by Roger Chartier:New Bedford, Ma. 4/30/2011 - last edited 8/06/ 2015
Normand O. Chartier, a WW2 veteran, had plenty of energy still at 92 years old to spend his Monday afternoons helping people and telling the stories that are behind the many photos and exhibitions of military objects at New Bedford's Fort Rodman / Fort Taber Historical Association Museum at Clark's Point in New Bedford's south end.
Normand told us " Everyone who works there is a volunteer".
He informed us that, "The museum is open every day from 1PM to 4PM, and I spend my time there guiding people through the exhibitions and creating good relationships with people from all around the world who pass through the museum."
He answered a lot of questions, as well.
Normand explained "We have photos and displays of objects from the civil war era and all of the wars since then." He said all of the branches of the military are represented."
I asked about his co-volunteers, and he told me, "The museum is staffed by 4 volunteers a day as well as a secretary and historian who is responsible for cataloguing the items that are donated or lent for display".
He is one of the two volunteers from WW2, and the others are mostly ex military from more current eras.
The museum opened in August of 2004 and has grown rapidly. Normand told us " They had to build an addition on the building because we were expanding so fast."
Normand was a medic in WW2 starting out at a hospital in southern England and then at a hospital in France then ended up in a night raider platoon in advance of American Troops during the Battle of the Bulge etc. He spend that winter living in the snow for the most part and took airports etc from the Germans and drove them out of the town of Chartres in France.
See more info about Normand Chartier and his volunteer work for the Exercise Tiger Memorial. For more information visit www.forttaber.org
When he returned from WW2 he wanted to go to nursing school but St Lukes had only facilities for females to learn nursing.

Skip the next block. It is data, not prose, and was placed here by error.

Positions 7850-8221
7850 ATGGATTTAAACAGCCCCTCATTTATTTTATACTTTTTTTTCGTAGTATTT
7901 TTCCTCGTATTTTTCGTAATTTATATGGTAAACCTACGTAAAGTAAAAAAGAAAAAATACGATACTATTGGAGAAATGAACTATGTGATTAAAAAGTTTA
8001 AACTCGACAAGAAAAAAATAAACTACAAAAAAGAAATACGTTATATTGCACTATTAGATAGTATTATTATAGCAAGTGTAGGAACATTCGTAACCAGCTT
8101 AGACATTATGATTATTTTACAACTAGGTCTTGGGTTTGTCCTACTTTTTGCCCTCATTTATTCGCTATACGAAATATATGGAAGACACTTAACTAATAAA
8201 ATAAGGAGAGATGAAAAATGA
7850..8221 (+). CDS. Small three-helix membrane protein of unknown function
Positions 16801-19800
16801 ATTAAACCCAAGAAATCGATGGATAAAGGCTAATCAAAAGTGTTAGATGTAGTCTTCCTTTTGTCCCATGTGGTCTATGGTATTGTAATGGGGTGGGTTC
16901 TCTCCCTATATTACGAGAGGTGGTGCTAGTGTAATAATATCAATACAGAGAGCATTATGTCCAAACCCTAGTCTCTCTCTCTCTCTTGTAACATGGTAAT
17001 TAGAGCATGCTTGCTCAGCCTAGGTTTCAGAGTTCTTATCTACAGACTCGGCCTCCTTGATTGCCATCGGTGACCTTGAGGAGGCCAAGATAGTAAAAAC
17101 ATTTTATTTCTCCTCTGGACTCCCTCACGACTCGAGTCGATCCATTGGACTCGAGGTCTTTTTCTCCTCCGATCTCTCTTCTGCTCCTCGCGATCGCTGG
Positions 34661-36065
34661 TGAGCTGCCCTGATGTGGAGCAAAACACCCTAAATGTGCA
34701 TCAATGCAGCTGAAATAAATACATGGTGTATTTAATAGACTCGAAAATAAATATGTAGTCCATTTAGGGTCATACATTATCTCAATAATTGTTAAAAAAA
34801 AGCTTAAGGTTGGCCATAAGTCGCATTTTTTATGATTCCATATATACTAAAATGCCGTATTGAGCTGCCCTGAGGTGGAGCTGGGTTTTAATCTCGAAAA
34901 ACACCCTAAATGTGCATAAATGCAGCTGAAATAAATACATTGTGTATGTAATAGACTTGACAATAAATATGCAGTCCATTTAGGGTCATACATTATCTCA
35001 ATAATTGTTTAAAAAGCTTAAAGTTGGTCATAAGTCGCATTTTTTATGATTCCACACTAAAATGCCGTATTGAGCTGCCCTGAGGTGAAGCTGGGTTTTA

So he went to work for the next 45 years for the Acushnet Rubber Company as the leader for a small group. He ran a calendar machine.
Normand has spent a lot of his life working at that and other full time jobs and often at a part time job as well as volunteering at many different facilities and for organizations.
Normand was involved in Troop 5 at Sacred Heart Church as a Boy Scout Master for 20 years and was in scouting for more than 50 years. He kept on with the organization afterwards as well.
In scouting he earned the Silver Beaver Award, the St George's Award, the Wood Badge Award for training in scouting as a scoutmaster. He attended the 1960 Boy Scout Jamboree in Colorado Springs, Colorado and led two 12 day backpacking expeditions through the 214 square mile Philmont Scout Ranch in New Mexico in 1965 and 1966.
In the early 1950's Troop 5 camped at Jack Steele's on Chace Road in Dartmouth.
In 1955 through the Cachalot Council for the Boy Scouts he acquired the rights to use Abner Pond in Carver, Ma for Troop 5 camping. It was the only troop or campers using the pond and the water was extremely clean as no out board motors or any pollution got into the 63 foot deep pond.
The scouts did land management there and stopped erosion etc., as part of their "Thank You " to the Scout Council for the land.
An outsider started a massive forest fire on May 25, 1964 that destroyed nearby Camp Cachalot but missed Troop 5's Abner Pond Camping area.
During the fire Troop 5 and 300 other scouts were on Camp Cachalot land having a Jamboree. Normand organized an evacuation, and in a half an hour of all of the scouts where gone. The state police came looking to save the scouts but they were already on their way home.
We felt lucky that the fire had missed the Troop 5 camping site until three days later. Roots that had been smoldering brought a huge fire that destroyed the Abner Pond Camping area. We lost a trailer with camping tents, etc for 67 scouts.
He had saved several peoples lives during his life. He once saved a boy who had drowned by using CPR and not giving up. The boy was very moved and never forgot Mr. Chartier's deed.
He volunteered between his regular job hours with the Alden Ambulance Corps as a medic and driver until the organization closed.
Normand volunteered at the Sacred Heart Nursing home on a regular basis. He did so until he was 91 years old and had to quit when his legs didn't carry him well enough to do the job.
He was a member of the Knights of Columbus for years.
He still volunteered with giving food to the poor with the Church until his death. He brough Holy Communion to people who could not get to church and in the nursing home.
Normand did a lot for other people, and asked nothing for himself.
Normand didn't rest as much as he should have, but you couldn't stop him from helping people whom he thought were in distress or could use a hand.